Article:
Despite being on the decline, smoking is still one of the largest causes of preventable morbidity and mortality in the world. According to recent World Health Organisation data, smoking directly kills around 5 million people every year. The NHS spends almost £90 million on cessation efforts to combat the £5 billion treatment cost. Recent research (expertly summarized by Dr Paul Christiansen for the Mental Elf here) suggests quitting smoking is the easy part, however maintaining abstinence is much more difficult.
One of the main barriers to smoking cessation is the experience of withdrawal symptoms. These symptoms, although temporary, can cause distress and impair daily functioning. Indeed, the experience of these symptoms is thought to directly undermine smoking cessation efforts and predict relapse.
Acupuncture is a traditional Chinese therapy which uses fine needles inserted through the skin at specific points. These needles may be stimulated by hand or with an electric current, known as electro-acupuncture, in order to precisely stimulate the release of neurotransmitters that may be involved in the suppression of withdrawal symptoms. Similar therapies including laser therapy, electrical stimulation and acupressure are also used as smoking cessation aids. The aim of these techniques is to reduce the experience of withdrawal symptoms.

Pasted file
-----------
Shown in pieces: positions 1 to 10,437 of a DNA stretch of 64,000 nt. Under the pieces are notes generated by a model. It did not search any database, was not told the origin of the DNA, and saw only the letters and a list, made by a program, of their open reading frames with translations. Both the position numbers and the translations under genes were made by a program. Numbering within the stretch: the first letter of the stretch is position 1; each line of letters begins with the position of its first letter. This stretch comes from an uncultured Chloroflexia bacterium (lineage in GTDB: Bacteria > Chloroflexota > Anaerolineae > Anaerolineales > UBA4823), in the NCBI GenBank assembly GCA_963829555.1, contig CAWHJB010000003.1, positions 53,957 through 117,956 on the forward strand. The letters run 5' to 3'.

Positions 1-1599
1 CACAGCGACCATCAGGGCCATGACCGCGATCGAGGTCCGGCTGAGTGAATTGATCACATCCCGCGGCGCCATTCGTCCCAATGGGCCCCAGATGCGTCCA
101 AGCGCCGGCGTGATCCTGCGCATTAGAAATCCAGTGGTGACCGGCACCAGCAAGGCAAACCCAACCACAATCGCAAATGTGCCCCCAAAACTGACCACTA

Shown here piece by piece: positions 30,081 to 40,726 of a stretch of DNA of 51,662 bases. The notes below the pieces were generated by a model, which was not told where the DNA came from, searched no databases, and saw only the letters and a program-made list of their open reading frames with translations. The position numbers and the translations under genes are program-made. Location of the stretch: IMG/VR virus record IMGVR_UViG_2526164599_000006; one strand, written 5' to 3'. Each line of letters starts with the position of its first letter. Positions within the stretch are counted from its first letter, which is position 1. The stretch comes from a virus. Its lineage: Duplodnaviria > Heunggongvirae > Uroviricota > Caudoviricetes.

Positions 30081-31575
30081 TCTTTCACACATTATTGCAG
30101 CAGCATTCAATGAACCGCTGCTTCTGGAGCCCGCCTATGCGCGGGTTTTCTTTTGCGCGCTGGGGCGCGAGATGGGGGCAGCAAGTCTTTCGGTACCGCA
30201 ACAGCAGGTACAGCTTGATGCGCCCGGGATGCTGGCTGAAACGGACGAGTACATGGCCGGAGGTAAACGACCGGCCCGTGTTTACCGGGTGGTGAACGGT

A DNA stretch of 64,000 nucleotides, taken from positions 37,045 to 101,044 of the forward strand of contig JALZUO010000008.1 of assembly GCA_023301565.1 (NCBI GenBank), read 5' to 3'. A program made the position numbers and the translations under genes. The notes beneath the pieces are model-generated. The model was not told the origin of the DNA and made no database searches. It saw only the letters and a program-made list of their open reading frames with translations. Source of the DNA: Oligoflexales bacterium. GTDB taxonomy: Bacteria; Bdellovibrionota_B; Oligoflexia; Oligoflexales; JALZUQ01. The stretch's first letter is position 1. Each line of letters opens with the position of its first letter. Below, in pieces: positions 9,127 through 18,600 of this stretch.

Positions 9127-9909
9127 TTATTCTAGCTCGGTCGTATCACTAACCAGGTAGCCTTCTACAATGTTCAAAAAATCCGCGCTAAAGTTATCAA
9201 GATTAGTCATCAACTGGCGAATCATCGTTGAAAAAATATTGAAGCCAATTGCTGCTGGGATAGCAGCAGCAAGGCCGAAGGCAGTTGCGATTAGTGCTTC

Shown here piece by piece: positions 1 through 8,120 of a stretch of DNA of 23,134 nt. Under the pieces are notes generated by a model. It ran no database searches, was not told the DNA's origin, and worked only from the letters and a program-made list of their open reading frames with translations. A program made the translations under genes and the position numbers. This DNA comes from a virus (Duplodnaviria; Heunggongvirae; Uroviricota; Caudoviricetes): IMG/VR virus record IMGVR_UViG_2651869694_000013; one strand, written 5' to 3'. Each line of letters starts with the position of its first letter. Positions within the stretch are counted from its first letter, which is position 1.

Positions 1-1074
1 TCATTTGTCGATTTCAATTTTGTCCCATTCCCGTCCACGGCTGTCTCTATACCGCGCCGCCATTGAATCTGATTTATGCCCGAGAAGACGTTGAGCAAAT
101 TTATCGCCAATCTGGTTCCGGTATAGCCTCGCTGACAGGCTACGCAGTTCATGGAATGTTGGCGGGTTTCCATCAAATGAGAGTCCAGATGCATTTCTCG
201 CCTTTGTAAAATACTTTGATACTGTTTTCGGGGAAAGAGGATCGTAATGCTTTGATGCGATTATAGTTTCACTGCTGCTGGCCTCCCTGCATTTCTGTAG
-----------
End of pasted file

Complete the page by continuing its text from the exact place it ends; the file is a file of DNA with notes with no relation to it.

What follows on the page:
Uncontrolled studies demonstrate high rates of success for acupuncture and related therapies, with a reduction in nicotine withdrawal, however lack of control suggests this may be little more than a placebo effect.
A recent Cochrane Review (White et al, 2014) set out to determine the effectiveness of acupuncture and related interventions for smoking cessation.